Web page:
If we stop the process, if we slow down the movement of the molecules, we progressively come to a relative standstill, and when the embryo is frozen, these tiny human beings, they are very small, one millimeter and a half of a dimension, a sphere a millimeter and a half, you can put them in cannisters by the thousands. And then with the due connotation, the fact of putting inside a very chilly space, tiny human beings who are deprived of any liberty, of any movement, even they are deprived of time, (time is frozen for them), make them surviving, so to speak, in a suspended time, in a concentration can. It's not as hospitable and prepared to life as would be the secret temple which is inside the female body that is a womb which is by far much better equipped physiologically, chemically, and I would say intellectually than our best laboratories for the development of a new human being.

That is the reason why thinking about those things, I was deeply moved when you honed to me, knowing that Madame, the mother, wanted to rescue babies from this
concentration can. And to give to the baby—I would not use term baby, it is not perfectly accurate, not good English—would offer to those early human beings, her own flesh, the hospitality that she is the best in the world to give them. And because Mr. Palmer told me on the phone that it had been said that if you, Madame, were not entitled to give this shelter to the baby—to the early human beings, (being perfectly correct in what I mean)—you would prefer that they would be enjoying another shelter and not being left inside the concentration can, or destroyed. And I was impressed because it remembered me of an extraordinary trial which has occurred more than two thousand years ago, and I could not believe it could occur again, that two persons will discuss whether it's better to have an early human being alive and given to a certain person or another person would prefer the baby not being alive at all. And to the best of my recollection this judgment has been considered as a paragon of justice when Solomon did it. I was not thinking I would come from Paris to speak in Tennessee about a two thousand years old trial. But I realized when you phoned to me, it was the first time it was arising in this earth with a very early human being, because before early human beings were not in our reach, they were protected inside the secret temple. And then I felt it was opportunity that a geneticist was going to tell you what our own science tells us.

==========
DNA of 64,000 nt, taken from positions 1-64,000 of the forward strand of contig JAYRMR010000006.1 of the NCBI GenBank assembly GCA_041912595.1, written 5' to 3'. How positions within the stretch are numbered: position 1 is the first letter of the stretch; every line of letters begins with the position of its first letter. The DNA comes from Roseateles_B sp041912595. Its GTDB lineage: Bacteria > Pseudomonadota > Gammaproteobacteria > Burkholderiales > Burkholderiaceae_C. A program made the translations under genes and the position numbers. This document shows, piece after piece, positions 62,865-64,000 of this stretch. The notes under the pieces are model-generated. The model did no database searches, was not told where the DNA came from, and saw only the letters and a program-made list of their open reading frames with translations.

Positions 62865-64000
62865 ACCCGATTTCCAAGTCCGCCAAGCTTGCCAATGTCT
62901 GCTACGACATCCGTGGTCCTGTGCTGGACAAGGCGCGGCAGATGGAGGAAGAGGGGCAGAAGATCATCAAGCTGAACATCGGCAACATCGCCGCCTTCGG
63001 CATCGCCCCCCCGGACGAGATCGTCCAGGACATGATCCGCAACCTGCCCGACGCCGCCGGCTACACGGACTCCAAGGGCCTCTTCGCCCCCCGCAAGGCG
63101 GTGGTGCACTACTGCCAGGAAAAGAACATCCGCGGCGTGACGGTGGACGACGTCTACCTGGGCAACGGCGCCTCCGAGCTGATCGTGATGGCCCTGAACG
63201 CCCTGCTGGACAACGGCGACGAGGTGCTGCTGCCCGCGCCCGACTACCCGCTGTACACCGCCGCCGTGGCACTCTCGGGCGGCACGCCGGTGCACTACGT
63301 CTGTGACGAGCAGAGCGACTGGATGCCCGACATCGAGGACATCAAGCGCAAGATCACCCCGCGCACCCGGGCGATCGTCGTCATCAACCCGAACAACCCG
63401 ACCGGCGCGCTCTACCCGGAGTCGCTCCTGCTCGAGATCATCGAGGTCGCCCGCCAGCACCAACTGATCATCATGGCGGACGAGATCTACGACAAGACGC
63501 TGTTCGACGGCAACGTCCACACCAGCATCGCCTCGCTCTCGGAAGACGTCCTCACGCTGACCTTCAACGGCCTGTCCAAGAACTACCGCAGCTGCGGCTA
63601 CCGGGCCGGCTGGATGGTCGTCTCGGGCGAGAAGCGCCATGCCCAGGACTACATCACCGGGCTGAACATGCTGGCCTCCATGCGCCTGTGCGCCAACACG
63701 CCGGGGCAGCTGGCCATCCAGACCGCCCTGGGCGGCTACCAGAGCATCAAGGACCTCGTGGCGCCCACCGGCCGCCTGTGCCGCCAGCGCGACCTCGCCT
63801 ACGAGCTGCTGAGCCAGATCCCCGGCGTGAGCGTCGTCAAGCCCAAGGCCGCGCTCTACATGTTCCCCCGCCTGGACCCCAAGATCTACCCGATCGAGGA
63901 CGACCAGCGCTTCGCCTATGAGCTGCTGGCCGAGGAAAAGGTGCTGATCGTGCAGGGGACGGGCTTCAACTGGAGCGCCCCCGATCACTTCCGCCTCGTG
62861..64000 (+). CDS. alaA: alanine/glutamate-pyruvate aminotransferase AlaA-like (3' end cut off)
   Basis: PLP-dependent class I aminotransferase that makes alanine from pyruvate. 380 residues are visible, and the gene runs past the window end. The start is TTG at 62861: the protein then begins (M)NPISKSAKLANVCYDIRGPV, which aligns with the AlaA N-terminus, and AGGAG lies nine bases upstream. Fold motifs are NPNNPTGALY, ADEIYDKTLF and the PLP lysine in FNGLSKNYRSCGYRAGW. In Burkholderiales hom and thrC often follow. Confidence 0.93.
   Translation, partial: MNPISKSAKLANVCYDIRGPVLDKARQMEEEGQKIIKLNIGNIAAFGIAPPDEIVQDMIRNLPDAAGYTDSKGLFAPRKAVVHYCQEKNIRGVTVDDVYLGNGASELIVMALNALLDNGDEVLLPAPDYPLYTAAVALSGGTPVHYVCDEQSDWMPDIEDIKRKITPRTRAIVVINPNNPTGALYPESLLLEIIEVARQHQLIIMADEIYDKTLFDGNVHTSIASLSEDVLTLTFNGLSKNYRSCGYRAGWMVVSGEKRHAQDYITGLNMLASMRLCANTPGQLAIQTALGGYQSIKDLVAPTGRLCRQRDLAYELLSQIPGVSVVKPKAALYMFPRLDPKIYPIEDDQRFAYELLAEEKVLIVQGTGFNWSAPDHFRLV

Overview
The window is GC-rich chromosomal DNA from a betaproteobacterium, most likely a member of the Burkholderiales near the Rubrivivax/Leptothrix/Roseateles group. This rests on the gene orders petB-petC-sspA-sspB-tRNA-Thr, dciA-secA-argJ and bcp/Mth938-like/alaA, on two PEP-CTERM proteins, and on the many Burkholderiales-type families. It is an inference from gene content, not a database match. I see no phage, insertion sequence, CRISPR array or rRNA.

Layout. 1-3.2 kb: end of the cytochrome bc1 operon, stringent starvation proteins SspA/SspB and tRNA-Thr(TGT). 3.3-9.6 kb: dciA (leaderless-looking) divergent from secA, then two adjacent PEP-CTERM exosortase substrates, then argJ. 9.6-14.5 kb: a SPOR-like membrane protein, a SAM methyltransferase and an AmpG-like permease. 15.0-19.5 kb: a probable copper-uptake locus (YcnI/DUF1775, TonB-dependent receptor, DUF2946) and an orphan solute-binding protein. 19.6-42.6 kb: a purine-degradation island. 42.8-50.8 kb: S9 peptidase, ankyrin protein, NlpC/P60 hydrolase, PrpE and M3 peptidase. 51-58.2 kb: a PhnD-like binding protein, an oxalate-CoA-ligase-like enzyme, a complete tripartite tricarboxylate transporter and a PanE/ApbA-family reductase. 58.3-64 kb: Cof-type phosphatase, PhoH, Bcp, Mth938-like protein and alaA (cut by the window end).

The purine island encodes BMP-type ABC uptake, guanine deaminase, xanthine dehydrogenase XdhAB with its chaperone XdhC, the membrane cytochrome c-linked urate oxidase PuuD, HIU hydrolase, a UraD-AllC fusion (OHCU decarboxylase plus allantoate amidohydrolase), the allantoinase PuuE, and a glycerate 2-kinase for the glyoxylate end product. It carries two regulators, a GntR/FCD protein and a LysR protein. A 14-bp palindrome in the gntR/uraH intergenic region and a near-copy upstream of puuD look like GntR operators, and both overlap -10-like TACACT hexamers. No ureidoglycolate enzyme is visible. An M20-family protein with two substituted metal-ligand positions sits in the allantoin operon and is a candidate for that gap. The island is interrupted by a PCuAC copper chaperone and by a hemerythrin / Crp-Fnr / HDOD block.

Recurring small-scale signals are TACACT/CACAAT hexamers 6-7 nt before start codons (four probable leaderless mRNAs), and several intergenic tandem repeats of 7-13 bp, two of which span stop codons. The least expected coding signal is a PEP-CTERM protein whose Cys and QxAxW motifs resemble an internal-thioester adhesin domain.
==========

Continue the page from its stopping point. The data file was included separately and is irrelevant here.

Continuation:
After this, the article gets very scientific. My reason for quoting this is to show that here is no question in science that we are actually experimenting on human beings.

**The Bush Administration was the first to allow money to be used for embryonic stem cell research, but only on lines that had already been destroyed. Here is a clip of Bush explaining the difference.

1 comment:

Laura said...

This makes me so sad. No one made a big deal about the pluripotent stem cell discovery when it was made. This issue is more about politics than about science. The issue to rejection is HUGE, and makes a great case for using one's own pluripotent cells. But no one seems to care...